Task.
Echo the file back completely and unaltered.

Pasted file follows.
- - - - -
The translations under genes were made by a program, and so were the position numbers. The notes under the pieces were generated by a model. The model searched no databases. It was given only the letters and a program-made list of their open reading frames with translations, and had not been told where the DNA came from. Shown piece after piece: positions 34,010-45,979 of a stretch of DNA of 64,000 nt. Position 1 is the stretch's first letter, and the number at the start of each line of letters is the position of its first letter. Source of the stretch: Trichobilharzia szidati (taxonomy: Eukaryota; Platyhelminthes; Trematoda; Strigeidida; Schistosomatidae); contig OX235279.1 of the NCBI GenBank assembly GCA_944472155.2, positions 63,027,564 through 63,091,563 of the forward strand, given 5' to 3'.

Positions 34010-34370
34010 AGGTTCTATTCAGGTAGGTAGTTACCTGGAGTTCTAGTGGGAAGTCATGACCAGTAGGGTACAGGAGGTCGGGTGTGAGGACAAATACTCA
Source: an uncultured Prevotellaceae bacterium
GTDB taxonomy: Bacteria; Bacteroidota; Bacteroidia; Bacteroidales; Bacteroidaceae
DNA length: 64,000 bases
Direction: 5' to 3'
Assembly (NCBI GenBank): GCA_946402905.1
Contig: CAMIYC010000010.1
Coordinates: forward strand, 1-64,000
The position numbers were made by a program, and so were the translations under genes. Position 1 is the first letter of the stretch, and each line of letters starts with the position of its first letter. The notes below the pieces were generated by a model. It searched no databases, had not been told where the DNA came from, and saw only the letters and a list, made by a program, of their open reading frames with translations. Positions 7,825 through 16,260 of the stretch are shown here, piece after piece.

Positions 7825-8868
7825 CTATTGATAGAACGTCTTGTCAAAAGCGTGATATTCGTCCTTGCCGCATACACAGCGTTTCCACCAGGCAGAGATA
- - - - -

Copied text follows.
The translations under genes were made by a program, and so were the position numbers. The notes under the pieces were generated by a model. The model searched no databases. It was given only the letters and a program-made list of their open reading frames with translations, and had not been told where the DNA came from. Shown piece after piece: positions 34,010-45,979 of a stretch of DNA of 64,000 nt. Position 1 is the stretch's first letter, and the number at the start of each line of letters is the position of its first letter. Source of the stretch: Trichobilharzia szidati (taxonomy: Eukaryota; Platyhelminthes; Trematoda; Strigeidida; Schistosomatidae); contig OX235279.1 of the NCBI GenBank assembly GCA_944472155.2, positions 63,027,564 through 63,091,563 of the forward strand, given 5' to 3'.

Positions 34010-34370
34010 AGGTTCTATTCAGGTAGGTAGTTACCTGGAGTTCTAGTGGGAAGTCATGACCAGTAGGGTACAGGAGGTCGGGTGTGAGGACAAATACTCA
Source: an uncultured Prevotellaceae bacterium
GTDB taxonomy: Bacteria; Bacteroidota; Bacteroidia; Bacteroidales; Bacteroidaceae
DNA length: 64,000 bases
Direction: 5' to 3'
Assembly (NCBI GenBank): GCA_946402905.1
Contig: CAMIYC010000010.1
Coordinates: forward strand, 1-64,000
The position numbers were made by a program, and so were the translations under genes. Position 1 is the first letter of the stretch, and each line of letters starts with the position of its first letter. The notes below the pieces were generated by a model. It searched no databases, had not been told where the DNA came from, and saw only the letters and a list, made by a program, of their open reading frames with translations. Positions 7,825 through 16,260 of the stretch are shown here, piece after piece.

Positions 7825-8868
7825 CTATTGATAGAACGTCTTGTCAAAAGCGTGATATTCGTCCTTGCCGCATACACAGCGTTTCCACCAGGCAGAGATA